25. hi, i started using the treadmill in march 2015, mainly to lose weight and improve health, including high blood pressure (i started at 190 pounds and i’m a 5’8″ woman). i typically do a walk/run combo of 4 miles, 5 days per weeks now. a couple weeks ago i started struggling to even get past 1 mile and also realized my protein intake was miserably low. eating carbs before running did nothing for me. i bought a protein supplement powder and drank a shake before hopping on the treadmill one day and i suddenly felt much, MUCH better and felt an ease in running that i didn’t feel before. now, i drink these shakes (16g protein per serving) before each workout (about an hour beforehand) and am thrilled at being able to run further/better with less effort. i haven’t drank a shake AFTER my runs at all. should i, or am i okay with only beforehand? (by the way, i’m now at 173 pounds.)

    • Hi Amanda, thanks for reaching out. Glad you have found that the protein shakes help you with your runs, and will mean that you can continue improving as time goes on. As for protein after your run, it would be best to consume a more natural source of protein such as a lean meat, some greek yogurt, or cottage cheese following your run. Use our calculator above to measure your recommended protein intake, and keep your intake around our recommendations, subtracting your 16g protein from your total. Hope this helps!

  26. Hello! Eight months ago i started running. I have learned that my body takes a long time to digest food. I have back my dinner time to 3pm so that i can run at 7pm. Otherwise I suffer from indigestion and belching. Im 47 year old lady and dont know if its my age or if i just that i have a sensitive stomach. I have tried eating different types of meals befor my run from a bowl of raisin bran to a grilled chicken breast. Many nights nothing to avoid the discomfort. After reading your article i decided to a banana blueberry shake a try at 5:30 the ran at 7pm and to my excitement… no indigestion! Happy happy me. Now id like to add the protien to my shake but there are so many that i am a bit over whelmed by it. How do i choose one? And is acid indigestion during exercise common?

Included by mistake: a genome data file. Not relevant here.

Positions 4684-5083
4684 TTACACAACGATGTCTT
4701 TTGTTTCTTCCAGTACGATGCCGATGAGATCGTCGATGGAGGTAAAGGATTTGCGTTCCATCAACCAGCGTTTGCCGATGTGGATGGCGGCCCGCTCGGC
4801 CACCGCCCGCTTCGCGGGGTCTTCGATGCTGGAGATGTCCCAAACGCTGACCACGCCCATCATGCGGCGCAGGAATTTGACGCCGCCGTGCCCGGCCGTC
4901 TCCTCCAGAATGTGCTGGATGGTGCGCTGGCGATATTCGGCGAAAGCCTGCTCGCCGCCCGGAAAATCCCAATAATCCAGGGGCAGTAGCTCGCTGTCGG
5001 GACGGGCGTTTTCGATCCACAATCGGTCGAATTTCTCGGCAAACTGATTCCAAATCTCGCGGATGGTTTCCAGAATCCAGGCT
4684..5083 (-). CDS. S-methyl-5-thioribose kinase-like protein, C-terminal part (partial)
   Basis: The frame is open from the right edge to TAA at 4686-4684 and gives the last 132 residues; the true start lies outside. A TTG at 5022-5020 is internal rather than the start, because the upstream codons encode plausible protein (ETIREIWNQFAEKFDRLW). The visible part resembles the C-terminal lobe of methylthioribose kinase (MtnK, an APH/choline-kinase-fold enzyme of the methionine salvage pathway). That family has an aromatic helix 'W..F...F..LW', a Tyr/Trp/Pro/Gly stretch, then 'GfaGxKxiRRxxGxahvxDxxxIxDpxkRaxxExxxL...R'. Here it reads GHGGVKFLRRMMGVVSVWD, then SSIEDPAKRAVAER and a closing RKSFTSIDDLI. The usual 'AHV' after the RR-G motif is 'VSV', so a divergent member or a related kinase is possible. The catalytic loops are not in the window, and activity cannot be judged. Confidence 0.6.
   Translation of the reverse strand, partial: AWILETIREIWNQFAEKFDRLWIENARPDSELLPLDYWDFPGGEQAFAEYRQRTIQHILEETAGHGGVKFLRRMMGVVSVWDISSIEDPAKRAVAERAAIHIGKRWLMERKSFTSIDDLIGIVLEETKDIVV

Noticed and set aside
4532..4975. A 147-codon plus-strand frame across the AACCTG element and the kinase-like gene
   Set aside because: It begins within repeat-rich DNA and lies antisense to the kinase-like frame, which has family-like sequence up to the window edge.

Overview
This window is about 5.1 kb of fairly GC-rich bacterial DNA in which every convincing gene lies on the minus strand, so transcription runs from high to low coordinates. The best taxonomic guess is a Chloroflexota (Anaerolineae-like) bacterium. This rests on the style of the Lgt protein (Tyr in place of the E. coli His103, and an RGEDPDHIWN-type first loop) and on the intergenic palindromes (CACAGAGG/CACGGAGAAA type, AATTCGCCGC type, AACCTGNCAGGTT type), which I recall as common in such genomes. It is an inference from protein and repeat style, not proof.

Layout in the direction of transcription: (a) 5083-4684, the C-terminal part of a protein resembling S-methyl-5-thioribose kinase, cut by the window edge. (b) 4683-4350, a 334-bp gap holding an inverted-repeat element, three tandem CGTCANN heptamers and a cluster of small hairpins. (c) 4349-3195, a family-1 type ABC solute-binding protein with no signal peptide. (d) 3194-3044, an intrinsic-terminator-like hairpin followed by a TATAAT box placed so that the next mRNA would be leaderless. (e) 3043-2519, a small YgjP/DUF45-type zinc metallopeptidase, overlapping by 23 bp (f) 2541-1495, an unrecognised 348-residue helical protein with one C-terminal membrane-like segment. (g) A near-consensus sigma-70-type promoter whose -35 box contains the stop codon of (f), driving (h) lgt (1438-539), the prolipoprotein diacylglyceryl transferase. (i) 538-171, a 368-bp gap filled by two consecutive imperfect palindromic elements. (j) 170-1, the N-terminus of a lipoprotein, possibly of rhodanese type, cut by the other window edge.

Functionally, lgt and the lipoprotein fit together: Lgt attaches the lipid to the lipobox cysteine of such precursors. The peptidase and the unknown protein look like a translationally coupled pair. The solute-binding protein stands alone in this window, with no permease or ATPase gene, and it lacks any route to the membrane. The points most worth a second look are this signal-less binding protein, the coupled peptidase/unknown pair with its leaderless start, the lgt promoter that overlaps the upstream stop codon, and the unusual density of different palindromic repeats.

27. Hi my name is Rajinder Singh, I am currently 6 feet tall and 160lbs weight. My question is that should I cut my weight to 150lbs or at 160lbs just do weight training so I turn the fat into muscle. I just don’t want to be 170 lbs and be a slow runner. If I do weight training at 150lbs I would be 160lbs. Does this effect my speed.

  28. Hello,
    My weight is 63kg tall 6ft age 25. I thin have starting running and also njoy it… So I run for almost 4km twice week. Which protein exactly should I intake to gain weight or recover muscle. (I dnt do go to gym).
    Please help me.

  29. Hi I m jatin. I m preparing for 10k and I m running 12km once in a week and 7-8km daily. I m a strict vegetarian. Should I be taking protein shakes…

  30. Pingback: Carbohydrate Loading: 3 Methods For Marathon Success

  31. Pingback: 5 Ways I keep My IT Band Happy | Chocolaterunsjudy

  32. A protein can be assimilated to a necklace composed of elementary pearls. Each pearl represents an amino acid. Know that there are 9 essential amino acids. An essential amino acid can’t be synthesized by the human body. It is therefore essential to bring it through food.

    So proteins are provided by various foods that also provide other nutrients such as carbohydrates, fats, vitamins, and minerals. Nutrient composition is specific to each commodity, the problem of a balanced diet is based on the choice and dosage of each food.

    we need a constant supply of protein through a balanced daily diet, but also punctual contributions after a run which could have damaged the muscle fibers.

    we can get proteins during the main meals, but also during recovery after workouts. BCAAs play a vital role in regeneration during the recovery phase. During a long effort, the problem is different. A recent study suggests that BCAA supply before exercise can reduce the muscles damage.